Saturday, January 12, 2008

Baptism of Jesus






Thoughts on Sunday's sermon: Readings are here.

Then Peter began to speak to them: "I truly understand that God shows no partiality, but in every nation anyone who fears him and does what is right is acceptable to him." Peter speaks these words following his experience that confirmed to him that the gentiles were full members of the community. Paul had been trying to convince Peter of this -- it was one of the first big fights in the church about who is in and who is out - which continue in many forms up until our day. The reality of the truth that all who fear God and follow in God's ways as demonstrated by Christ - all (as Desmond Tutu says with his arms outstretched - all, all, aaaahhhlllllll) are included. The lessons today do not stop with just inclusion. Today we celebrate the baptism of Jesus by John - the moment where although not in need of cleansing from sin or dying to his old life, Jesus choses to step into the muddy waters of life and join us in the fullness of that life. The response from the heavens echo the prophet Isaiah -- this is my beloved.

This is what the heavens say at each of our baptisms - this is my beloved -- my beloved son, my beloved daughter. With our assent to our baptism and with the community's support we break out of existence into life. We have a call and meaning.

I read an article on The Meaning of Vocation this week that moves us beyond vocation as either the province of the church or the job we hold in our everyday lives. The author speaks of this sense of being baptized into life. "In baptism we are raised from the dead, made alive to the reality that we do not merely exist but are called forth to a divine purpose." It is not a call to move away from the world into a monastery or religious orders nor a call to our particular work.

A.J. Conyers described 4 marks of this kind of call:
1. it is a call from outside oneself - from God through the community.
2. it is often against our will, like Moses - who felt he did not have the gifts of speech to lead, or Jeremiah who complains all the way through his writings that it is too hard, or Jonah who just ran away.
3. there are hardships to overcome in fulfilling the call.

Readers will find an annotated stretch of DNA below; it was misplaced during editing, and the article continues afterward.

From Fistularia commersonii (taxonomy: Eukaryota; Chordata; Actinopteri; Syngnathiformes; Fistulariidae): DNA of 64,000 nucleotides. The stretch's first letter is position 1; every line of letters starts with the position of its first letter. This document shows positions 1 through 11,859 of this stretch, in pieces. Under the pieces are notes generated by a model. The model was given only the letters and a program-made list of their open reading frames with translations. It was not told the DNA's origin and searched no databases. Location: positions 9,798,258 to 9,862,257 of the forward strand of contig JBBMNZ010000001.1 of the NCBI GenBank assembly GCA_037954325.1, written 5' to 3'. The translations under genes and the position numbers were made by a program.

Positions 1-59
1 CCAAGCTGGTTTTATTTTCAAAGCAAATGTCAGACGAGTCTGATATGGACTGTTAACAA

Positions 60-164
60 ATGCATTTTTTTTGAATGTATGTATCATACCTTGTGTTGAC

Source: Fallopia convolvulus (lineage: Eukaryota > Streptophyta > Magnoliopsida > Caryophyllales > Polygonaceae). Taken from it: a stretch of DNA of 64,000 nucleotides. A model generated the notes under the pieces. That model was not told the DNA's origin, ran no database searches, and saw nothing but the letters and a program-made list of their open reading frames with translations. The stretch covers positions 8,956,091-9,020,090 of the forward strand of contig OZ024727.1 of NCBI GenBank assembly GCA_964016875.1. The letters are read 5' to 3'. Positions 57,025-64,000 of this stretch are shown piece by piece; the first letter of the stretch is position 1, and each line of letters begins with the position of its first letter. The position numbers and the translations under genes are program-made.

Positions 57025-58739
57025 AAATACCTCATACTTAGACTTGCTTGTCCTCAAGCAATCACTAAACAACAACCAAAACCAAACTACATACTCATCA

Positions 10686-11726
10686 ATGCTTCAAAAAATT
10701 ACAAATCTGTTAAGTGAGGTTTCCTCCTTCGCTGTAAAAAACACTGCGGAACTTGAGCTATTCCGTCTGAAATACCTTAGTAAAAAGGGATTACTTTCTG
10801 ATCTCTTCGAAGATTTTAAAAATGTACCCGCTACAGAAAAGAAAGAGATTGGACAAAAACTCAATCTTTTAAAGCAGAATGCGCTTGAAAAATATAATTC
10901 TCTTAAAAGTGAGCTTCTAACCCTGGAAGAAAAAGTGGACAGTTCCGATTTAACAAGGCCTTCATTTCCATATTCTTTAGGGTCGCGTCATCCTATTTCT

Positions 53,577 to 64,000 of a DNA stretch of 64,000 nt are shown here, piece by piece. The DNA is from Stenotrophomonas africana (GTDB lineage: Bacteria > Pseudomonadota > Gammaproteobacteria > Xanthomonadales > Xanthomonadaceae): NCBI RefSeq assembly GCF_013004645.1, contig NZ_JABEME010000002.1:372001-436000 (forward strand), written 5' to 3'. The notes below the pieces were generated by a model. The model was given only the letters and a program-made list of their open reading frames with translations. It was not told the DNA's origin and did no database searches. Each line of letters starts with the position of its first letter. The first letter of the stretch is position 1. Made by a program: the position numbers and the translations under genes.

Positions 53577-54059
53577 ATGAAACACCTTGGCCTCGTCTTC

4. it is easy to be diverted or distracted from the goal - maybe why Jesus included "lead us not into temptation" in his prayer.


Always our vocation is for the sake of the community not an individualistic call for our own purposes. The community is the Body of Christ where although all are equally beloved and have equal claim on God's favor - our gifts are not all the same - the Body of Christ affirmed our individual uniqueness and it is in that uniqueness the Body is built up to do the work it is called to do in the world.

Today we will renew our baptismal vows and remember our call as a community and as members of this community. As you come forward during communion dip your fingers in the water -- and reflect on the vocation to which God is calling each of us and the vocation St. James as a community.

As it is written in Isaiah:
Thus says God, the LORD,
who created the heavens and stretched them out,
who spread out the earth and what comes from it,
who gives breath to the people upon it
and spirit to those who walk in it:
I am the LORD, I have called you in righteousness,
I have taken you by the hand and kept you;
I have given you as a covenant to the people,
a light to the nations,
to open the eyes that are blind,
to bring out the prisoners from the dungeon,
from the prison those who sit in darkness.
I am the LORD, that is my name;
my glory I give to no other,
nor my praise to idols.
See, the former things have come to pass,
and new things I now declare;
before they spring forth,
I tell you of them.



Painting from Jesus Mafa

2 comments:

Grandmère Mimi said...

This is what the heavens say at each of our baptisms - this is my beloved -- my beloved son, my beloved daughter.

That's a lovely idea, Ann. I like the painting, too.

Anonymous said...

Hi Ann,

I loved the painting as well. Yesterday we had three grade-school aged kids baptized, and their friends came and sat in front of the baptismal font. We'd just told them in Sunday School that a baptism is cause for the whole community to rejoice; it was one of those beautiful times when an ideal is lived out in the context of the liturgy.

By the way, I had trouble getting to the Conyers article, but here's a link to it in .pdf format:

http://www.baylor.edu/christianethics/VocationarticleConyers.pdf

Paz e bem,

Mary C.